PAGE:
Grant Funds Research on Early Humans

Cleghorn
Cleghorn

Thanks to a $25,000 grant from the Leakey Foundation, Assistant Professor Naomi Cleghorn (Anthropology) will spend her summer making history as she digs for history in South Africa.

For six weeks beginning in July, Cleghorn will lead a team of researchers and students from across the U.S. and South Africa at a site near Knysna, South Africa, on the southern coast of the continent. She believes the site dates to a rarely represented time period – between 44,000 and 18,000 years ago – and holds never-before-seen evidence of early human evolution.

“There has been a lot of work on sites dating from 120,000 to 50,000 years ago and plenty of research done at sites younger than 18,000 years ago,” she said, “but there are few sites in between those time periods. The population in that region leading up to this time was one of the largest on Earth compared to other groups around the globe. But there’s a drop off in sites dating between 44,000-18,000 years ago, and this needs explanation.

“We found one right in the sweet spot. We got very lucky.”

The grant will enable Cleghorn’s team to sift through long “occupation layers,” or yards of dirt that likely contains shellfish remains and other trash left over from the people living during that time period. She believes additional sites in the area may also hold similar findings, but today they are underwater – scholars have evidence the South African coastline extended 75 kilometers farther south more than 20,000 years ago. The Knysna site sits on a shelf that would have overlooked a larger gathering of humans living closer to the shore.

“This [Leakey} award is an acknowledgement of how important this site is going to be,” Cleghorn said. “There’s nothing else down there like this. I’m amazed it wasn’t dug previously. The Leakey Foundation recognizes this is worth investing in.”

Cleghorn’s work is part of a larger, international paleoscape project, an initiative that brings together experts in climate modeling, archeology, agent modeling and anthropology. “The idea is to create good bridging arguments between the paelo-climate data we have and human behavior,” she said. Her team will include researchers from South Africa, Brazil, Australia and Canada as well as current graduate students Erin Nichols and Christopher Shelton, former UT Arlington alumnus Daniel Pert, and a student from University of Washington.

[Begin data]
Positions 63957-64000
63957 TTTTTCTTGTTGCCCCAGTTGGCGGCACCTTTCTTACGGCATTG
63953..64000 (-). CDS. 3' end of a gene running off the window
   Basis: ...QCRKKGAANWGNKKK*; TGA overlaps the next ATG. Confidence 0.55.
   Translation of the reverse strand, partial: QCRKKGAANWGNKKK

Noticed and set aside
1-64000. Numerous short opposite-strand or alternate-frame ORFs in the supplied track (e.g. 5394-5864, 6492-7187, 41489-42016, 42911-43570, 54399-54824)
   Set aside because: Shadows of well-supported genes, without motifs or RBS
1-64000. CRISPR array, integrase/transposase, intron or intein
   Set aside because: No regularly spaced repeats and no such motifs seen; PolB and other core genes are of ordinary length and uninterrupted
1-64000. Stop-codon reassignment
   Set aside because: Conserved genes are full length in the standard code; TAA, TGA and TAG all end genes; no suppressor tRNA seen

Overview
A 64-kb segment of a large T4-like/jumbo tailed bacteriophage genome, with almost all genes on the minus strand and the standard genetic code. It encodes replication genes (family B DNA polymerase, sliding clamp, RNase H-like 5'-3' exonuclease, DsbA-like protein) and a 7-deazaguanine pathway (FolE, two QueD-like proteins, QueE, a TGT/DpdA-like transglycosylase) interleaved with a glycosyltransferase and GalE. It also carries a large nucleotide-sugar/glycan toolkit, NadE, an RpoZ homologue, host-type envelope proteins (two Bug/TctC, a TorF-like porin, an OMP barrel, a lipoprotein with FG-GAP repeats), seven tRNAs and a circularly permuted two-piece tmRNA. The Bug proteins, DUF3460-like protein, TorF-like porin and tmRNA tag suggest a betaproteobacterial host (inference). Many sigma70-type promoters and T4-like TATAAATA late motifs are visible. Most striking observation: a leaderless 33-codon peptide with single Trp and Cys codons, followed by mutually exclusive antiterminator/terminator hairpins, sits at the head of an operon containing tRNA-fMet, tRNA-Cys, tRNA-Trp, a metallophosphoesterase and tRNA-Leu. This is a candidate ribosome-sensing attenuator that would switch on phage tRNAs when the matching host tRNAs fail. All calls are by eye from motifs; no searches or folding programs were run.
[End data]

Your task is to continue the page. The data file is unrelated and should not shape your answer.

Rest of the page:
For the past four years Cleghorn has been working with anthropologist Curtis Marean (Arizona State University) at other sites in South Africa. (Marean was the keynote speaker at the 2011 Ben and Trudy Termini Distinguished Anthropologist Lecture.) Analysis of the findings from the Knysna site, Cleghorn said, will also be supported by a grant through ASU’s Institute for Human Origins.

Cleghorn said she plans a series of articles based on her research as well as extending the conversation on what may have happened to early humans living in South African so many centuries ago.

“The implication of this research is to figure out what the population is doing during this time,” she said. “Is there really a de-population event like some believe? It doesn’t look like it genetically. Some argue a climate issue may have had an impact on that population… and we’ll be able to test that. “

The Leakey Foundation, named for famed anthropologist Dr. Louis S.B. Leakey, supports projects that examine the origins of early humans. Researchers Don Johanson, Jane Goodall, and Dian Fossey are just a few previous Leakey grant winners. UTA officials are thrilled Cleghorn is among such esteemed company.

“Obtaining external funding is very challenging and this award speaks to the strength and importance of Dr. Cleghorn’s research,” said Associate Professor Robert Kunovich, chair of the Department of Sociology and Anthropology.

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(Story by James Dunning/COLA Communications, jdunning@uta.edu)

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